WGRX-FM hopes for calling stars

August 24, 1993|By Robyn L. Davis | Robyn L. Davis,Staff Writer

Someday Prince may call. Maybe even The King.

At least, WGRX-FM hopes so.

The station is giving away $1,000 to the listener who can convince the "biggest" star to call in and chat with the morning disc jockeys, Dave Marcum and Jack Taylor.

Sportscaster Jim McKay called last Wednesday, followed directly by Grant Shaud of "Murphy Brown." So far they're the best-known of the 17 local or national celebrities to phone in during the three-week promotion that ends Thursday.

Local big shots who've called include Bert Jones, former quarterback for the Baltimore Colts, who called from Louisiana where he now runs a lumber mill, and Marty Bass, who does news for WJZ-TV 13.

Early last Friday, Shari Belafonte, star of "Hotel" and Slim Fast commercials, rose from sleep at her sister-in-law's urging and gamely tried for 20 minutes before getting through, she told the DJs after finally getting on the air.

The station has the sister-in-law's name but doesn't know where she lives or how to get in touch with her. If she wins, they'll announceher name so she can claim her $1,000 prize. (The station has not recorded the names and addresses of all of the listeners who have convinced stars to call in, according to Mr. Marcum.)

While Ms. Belafonte's sister-in-law may be somewhat elusive, the way she'd spend prize money was no mystery for Ms. Belafonte, daughter of Harry Belafonte. "It will be for the first couple of books for my nephew, who was born just a few weeks ago," said the actress.

Like other famous callers, a groggy-sounding Ms. Belafonte remarked on the early hour. The West Coast time difference accounts in part for why the station hasn't had more call-ins, Mr. Marcum says.

Pam Cocker, wife of rock star Joe Cocker, called one morning just before 10 and tried to convince her husband to get up, but had no luck. Mr. Marcum and Mr. Taylor, the morning DJs, even told her that the call would count if she could just lure him to the phone and get him to grunt.

The creator of the contest, Dallas station KHKS-FM, claims to have had more success reaching the stars. As the first station to air such a contest, and being an hour closer to Hollywood, KHKS-FM says it got more calls and stars of greater magnitude than copycat stations. Tonia Schilling, morning show coordinator for KHKS-FM, says their early June contest drew everyone from Mel Gibson to basketball star Shaquille O'Neal.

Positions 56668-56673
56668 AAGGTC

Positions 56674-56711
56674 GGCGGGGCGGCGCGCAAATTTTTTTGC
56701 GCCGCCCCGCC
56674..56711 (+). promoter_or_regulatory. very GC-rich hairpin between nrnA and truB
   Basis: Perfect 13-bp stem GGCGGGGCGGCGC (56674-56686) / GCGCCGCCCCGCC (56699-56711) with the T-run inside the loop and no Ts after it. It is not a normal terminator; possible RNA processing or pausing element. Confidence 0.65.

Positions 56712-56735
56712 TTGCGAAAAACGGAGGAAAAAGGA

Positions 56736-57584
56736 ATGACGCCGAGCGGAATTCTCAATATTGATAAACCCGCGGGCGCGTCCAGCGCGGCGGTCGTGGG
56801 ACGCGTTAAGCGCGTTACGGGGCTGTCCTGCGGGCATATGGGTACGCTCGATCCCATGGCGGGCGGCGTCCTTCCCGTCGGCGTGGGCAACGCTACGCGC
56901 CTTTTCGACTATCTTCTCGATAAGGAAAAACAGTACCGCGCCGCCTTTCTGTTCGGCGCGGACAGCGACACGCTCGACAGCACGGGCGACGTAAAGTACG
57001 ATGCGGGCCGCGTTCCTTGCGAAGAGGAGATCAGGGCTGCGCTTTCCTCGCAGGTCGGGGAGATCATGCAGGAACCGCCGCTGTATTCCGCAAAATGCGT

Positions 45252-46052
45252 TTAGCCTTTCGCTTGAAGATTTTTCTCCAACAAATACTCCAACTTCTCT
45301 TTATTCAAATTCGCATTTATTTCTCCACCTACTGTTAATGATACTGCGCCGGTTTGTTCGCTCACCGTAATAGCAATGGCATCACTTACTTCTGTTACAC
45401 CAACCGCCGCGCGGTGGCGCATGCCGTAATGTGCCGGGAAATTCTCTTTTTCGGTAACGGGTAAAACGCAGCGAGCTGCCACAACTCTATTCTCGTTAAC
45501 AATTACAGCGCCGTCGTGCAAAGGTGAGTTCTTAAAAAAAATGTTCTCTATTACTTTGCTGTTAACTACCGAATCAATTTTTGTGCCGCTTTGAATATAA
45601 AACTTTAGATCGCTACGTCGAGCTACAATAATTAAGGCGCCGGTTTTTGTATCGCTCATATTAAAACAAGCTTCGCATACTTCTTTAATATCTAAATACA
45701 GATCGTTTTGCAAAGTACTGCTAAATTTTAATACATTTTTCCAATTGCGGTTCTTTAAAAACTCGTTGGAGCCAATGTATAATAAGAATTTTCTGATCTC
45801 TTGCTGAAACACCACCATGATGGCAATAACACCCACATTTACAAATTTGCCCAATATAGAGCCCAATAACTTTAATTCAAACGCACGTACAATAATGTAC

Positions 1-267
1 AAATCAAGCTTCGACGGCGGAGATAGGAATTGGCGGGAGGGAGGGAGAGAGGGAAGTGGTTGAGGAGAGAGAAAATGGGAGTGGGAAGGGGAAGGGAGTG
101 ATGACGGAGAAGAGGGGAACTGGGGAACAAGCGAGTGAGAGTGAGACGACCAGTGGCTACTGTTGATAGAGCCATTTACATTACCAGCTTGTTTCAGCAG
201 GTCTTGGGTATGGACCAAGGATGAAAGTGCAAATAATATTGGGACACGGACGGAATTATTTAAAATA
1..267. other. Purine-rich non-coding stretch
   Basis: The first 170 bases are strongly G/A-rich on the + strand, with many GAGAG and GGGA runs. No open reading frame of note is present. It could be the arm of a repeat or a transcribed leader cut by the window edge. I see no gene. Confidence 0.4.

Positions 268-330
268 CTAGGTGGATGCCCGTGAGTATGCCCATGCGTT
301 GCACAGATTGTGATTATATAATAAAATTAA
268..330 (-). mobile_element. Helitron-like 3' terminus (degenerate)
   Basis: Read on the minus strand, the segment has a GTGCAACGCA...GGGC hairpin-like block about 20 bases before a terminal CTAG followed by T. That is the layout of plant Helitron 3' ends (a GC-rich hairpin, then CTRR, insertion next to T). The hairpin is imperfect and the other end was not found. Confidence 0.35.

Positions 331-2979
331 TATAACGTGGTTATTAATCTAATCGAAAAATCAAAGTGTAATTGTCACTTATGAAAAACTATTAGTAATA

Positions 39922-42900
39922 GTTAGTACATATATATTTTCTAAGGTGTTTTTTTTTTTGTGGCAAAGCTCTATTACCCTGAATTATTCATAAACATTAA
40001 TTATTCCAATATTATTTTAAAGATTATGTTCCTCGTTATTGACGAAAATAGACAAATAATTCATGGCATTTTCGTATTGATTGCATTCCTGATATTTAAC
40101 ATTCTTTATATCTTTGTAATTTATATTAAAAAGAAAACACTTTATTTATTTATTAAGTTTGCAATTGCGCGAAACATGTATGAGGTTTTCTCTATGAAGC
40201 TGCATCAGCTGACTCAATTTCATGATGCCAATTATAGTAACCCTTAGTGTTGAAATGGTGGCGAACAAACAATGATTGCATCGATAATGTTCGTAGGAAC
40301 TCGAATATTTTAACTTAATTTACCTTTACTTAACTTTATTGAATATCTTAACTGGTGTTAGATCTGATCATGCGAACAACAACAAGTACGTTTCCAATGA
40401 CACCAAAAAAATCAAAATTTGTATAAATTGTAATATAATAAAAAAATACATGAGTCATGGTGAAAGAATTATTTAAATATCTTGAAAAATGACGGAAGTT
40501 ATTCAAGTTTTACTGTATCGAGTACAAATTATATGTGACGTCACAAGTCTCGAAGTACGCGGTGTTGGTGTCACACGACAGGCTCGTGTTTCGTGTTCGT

Rosie O'Donnell of "Sleepless in Seattle" and "Another Stakeout" fame called in, as did eventual winning caller Billy Crystal.

Dave Kraddick, morning DJ at KHKS, was inspired to run the contest by another morning show where KHKS listeners called in and told their tales of a brush with fame. He was amazed at how many people actually knew stars, and his idea for a new promotion was born. He posted his idea on a computer bulletin board for morning show DJs, and now stations all across the country are shooting for the stars.

KHKS's contest may still be the best to date, though, for catching those calling stars. Billy Crystal may have won, but he probably wouldn't have had Marlon Brando not been

disconnected when he called collect

from Tahiti. Another close caller was Frank Sinatra, who phoned in during a weekend, so it didn't count.

But it was the other one that got away that thrilled Ms. Schilling.

"When Mel Gibson called, it made my whole year," Ms. Schilling says, although he called just minutes after the contest ended.

WGRX's contest will be a bit more difficult to judge, Mr. Marcum says. Grant Shaud, who plays the neurotic producer Miles on "Murphy Brown," told WGRX DJs that he didn't think he was famous enough to win, but the listener who encouraged him to call, Jennifer Davis Hope, disagrees.

Her brother, Guy Davis, had been Mr. Shaud's roommate at the University of Richmond in Virginia.

Mrs. Hope is the only listener so far to pledge her possible winnings to a charity, namely the Public Justice Center, where she is assistant director of tenant advocacy.

"As soon as I heard about the contest, I just thought it would be an innovative way to get money for the public justice center," says Mrs. Hope.

Mrs. Hope will find out Friday if her organization is $1,000 richer. But Mr. Marcum says Jim McKay has a good shot, as well as Grant Shaud.

Says Bob McLaughlin, promotions and marketing director, "If it continues to pick up momentum like this, we may hold out to see who we can get.

"Elvis? You never know . . ."

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